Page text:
The Dell Venue 8 7000 Series Reviewby Brandon Chester on March 12, 2015 8:00 AM EST
The display is one of the most important aspects of a mobile device. This is even more true for tablets than smartphones, with tablets essentially being giant displays that you hold and interact with. Given that Dell has not had a massive presence in the mobile space in recent years, I had no idea what to expect from the display on the Venue 8. It's an 8.4" 2560x1600 AMOLED display, and with its thin bezels it shares the same Infinity Display branding as Dell's XPS 13. The display on the QHD+ XPS 13 has very good calibration, and so one would hope that this would apply to the Venue 8 as well.
Our first test is the maximum brightness of the device. As you can see, at 100% average picture level it's not looking good, with the Venue 8 having the absolute lowest brightness of any device we've tested in recent years. Indeed, when using the device in any environment with unforgiving lighting it could be difficult to see the display. What's also unfortunate is that the Venue 8 doesn't have any sort of brightness boost when auto brightness is enabled like on the Galaxy Note 4 and Moto X 2014.
One new chart that I'm introducing for AMOLED devices is a graph of the device's brightness at a given average picture level (APL), which is the percentage of the display that is lit compared to a 100% white display. Because AMOLED displays are able to turn pixels off, they are able to drive a higher brightness with a lower APL while staying within their target power usage. As you can see, the brightness of the Venue 8 will go as high as 430 nits when only 10% of the display is lit. Based on our previous testing, it can be said the APL for your average web page or app is somewhere around 80%, and so the brightness of the Venue 8 can be closer to 250 nits in normal use. Even so, 250 nits is quite dim when compared to other phones and tablets we've tested, and it's unfortunate to see all the recent AMOLED devices not made by Samsung hovering around that number.
The greyscale results on the Venue 8 are certainly not the worst of all the devices that we've tested, but with an average DeltaE of nearly five the errors are clearly visible for most shades of grey. When looking at the RGB balance for each shade we see that there's a fairly consistent lack of blue in the luminance which causes a noticable red shift in the device's whites and a resulting white point of 6203K.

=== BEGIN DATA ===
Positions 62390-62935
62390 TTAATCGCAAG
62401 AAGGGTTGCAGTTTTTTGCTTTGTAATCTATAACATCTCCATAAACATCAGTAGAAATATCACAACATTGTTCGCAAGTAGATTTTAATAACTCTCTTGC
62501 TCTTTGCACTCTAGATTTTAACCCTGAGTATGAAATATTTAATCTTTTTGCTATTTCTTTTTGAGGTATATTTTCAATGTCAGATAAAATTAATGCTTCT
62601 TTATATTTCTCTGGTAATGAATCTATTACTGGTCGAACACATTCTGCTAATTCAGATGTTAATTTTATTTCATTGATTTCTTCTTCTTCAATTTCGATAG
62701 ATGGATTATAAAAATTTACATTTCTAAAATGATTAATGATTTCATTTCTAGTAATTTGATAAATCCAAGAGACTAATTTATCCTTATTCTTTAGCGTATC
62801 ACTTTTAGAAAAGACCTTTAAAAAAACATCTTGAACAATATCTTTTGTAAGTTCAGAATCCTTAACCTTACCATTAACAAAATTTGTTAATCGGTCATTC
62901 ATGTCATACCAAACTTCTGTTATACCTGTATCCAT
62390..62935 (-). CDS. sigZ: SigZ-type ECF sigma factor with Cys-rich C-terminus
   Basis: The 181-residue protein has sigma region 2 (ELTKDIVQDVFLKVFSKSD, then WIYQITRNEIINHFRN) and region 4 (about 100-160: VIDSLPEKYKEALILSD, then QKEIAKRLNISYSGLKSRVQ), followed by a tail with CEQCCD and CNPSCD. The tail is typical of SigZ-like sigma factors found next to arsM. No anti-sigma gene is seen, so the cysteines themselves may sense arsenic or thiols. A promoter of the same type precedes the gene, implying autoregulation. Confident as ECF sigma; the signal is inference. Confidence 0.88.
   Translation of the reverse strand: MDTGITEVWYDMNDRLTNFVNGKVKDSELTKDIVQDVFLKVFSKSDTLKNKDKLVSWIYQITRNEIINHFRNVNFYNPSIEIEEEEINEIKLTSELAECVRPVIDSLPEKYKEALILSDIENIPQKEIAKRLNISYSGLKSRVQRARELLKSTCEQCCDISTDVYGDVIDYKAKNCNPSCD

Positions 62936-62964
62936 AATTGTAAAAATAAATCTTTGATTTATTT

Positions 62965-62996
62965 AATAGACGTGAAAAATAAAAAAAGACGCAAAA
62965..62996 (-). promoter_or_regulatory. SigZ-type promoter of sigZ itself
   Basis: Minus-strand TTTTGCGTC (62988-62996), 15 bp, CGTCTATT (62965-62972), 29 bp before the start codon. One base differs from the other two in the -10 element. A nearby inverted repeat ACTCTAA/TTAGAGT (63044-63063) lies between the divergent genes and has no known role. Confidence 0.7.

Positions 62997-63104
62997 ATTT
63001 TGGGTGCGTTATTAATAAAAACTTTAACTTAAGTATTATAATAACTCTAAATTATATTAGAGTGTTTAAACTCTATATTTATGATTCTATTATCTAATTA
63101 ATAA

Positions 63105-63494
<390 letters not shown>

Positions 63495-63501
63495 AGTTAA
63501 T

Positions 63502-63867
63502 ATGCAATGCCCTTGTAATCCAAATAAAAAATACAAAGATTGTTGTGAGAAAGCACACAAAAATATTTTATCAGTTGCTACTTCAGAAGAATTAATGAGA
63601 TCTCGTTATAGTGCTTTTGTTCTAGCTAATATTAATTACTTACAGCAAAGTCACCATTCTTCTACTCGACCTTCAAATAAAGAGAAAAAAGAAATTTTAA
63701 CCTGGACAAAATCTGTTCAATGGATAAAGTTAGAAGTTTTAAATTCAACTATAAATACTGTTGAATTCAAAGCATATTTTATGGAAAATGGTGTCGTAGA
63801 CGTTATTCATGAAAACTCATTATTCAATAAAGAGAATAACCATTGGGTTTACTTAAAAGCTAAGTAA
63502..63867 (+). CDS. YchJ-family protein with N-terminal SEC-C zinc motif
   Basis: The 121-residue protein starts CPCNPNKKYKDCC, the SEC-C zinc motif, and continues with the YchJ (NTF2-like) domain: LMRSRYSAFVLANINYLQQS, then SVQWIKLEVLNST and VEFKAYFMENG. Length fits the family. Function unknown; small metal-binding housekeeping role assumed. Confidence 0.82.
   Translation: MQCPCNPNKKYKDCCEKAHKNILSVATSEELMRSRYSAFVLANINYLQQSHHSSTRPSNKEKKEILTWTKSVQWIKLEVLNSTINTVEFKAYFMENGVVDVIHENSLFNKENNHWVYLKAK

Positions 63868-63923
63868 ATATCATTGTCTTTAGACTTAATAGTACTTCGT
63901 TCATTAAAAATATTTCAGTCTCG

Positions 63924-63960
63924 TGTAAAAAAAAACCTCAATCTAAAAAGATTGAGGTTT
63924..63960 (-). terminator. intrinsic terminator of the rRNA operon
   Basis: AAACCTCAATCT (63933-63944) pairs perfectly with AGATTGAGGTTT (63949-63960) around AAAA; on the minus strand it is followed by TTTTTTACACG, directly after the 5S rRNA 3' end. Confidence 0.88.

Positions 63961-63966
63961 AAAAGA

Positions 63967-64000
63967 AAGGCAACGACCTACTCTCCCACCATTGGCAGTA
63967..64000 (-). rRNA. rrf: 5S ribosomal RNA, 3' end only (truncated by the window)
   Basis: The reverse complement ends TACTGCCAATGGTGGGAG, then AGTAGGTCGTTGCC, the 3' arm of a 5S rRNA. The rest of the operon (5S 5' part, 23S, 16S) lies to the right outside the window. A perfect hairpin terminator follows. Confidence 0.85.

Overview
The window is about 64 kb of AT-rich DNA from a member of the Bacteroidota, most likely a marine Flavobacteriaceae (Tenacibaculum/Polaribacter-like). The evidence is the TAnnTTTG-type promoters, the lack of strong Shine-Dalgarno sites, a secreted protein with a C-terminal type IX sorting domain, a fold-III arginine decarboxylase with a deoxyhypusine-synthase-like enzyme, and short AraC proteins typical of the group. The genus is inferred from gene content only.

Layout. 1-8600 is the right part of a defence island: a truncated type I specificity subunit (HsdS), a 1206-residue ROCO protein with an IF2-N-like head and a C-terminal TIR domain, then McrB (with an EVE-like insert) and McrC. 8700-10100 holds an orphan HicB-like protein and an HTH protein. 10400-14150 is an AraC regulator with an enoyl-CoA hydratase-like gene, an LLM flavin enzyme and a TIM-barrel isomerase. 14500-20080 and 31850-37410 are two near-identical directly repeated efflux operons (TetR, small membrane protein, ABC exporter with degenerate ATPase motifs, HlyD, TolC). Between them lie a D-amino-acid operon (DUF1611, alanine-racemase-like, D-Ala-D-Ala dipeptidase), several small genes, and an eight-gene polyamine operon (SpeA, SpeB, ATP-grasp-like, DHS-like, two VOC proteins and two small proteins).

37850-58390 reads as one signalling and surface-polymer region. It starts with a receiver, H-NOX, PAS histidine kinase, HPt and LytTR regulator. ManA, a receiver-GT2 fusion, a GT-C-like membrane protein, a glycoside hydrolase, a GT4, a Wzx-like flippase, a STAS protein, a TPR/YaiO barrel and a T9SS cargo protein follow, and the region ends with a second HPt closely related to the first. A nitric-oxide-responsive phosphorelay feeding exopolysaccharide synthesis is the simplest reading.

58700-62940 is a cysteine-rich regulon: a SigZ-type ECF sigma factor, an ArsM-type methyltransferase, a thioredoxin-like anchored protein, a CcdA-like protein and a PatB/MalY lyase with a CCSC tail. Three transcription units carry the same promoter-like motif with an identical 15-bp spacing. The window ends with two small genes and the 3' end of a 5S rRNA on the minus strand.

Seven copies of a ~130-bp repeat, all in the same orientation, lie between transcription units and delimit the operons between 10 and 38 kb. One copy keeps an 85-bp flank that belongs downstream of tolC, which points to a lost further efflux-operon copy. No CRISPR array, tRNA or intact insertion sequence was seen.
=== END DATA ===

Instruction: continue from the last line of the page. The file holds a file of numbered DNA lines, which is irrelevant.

In our saturation test, the Venue 8 performs exceptionally poorly, and comes in with the highest DeltaE of any device that we've tested in recent times. There's a large amount of saturation compression, with certain primary colors like green outputting what should be 100% saturated green with an input of only 60% saturation. In fact, some of the shades of red and green are more saturated than any color I have ever seen on a display before. While this could be a good thing on future devices with color management and Rec. 2020 content, at the moment it simply makes content designed for the sRGB gamut look wildly inaccurate.
With the large errors in greyscale and saturations, there's not much hope for accurate reproduction of color mixtures. With the color checker test we see an average error that is once again larger than any other device recently tested. What's even more frustrating is that the largest errors are in mixtures of green and red, which includes skin tones. Obvious errors in skin colors are visible in photos and when watching both animated and live action video on the Venue 8. While it's definitely not unusable, I would recommend pretty much any other device if looking at photos and watching videos is something a user wants to use a tablet for more than occasionally.
It's unfortunate that such a high end device is hampered by a relatively poor display. Every recent AMOLED device that isn't produced by Samsung has suffered from the same lack of calibration and low brightness, and on every single one of them it has a very negative impact on the user experience. In addition, the Venue 8 suffers from the color banding in darker shades of grey and green that exists on some AMOLED displays, and the PenTile subpixel pattern can be visible on the edges of smaller text even at a normal viewing distance. AMOLED displays have many benefits, but if manufacturers are unable to source calibrated panels of the same quality as those in Samsung's phones and tablets then they should seriously consider opting for a good IPS LCD display instead.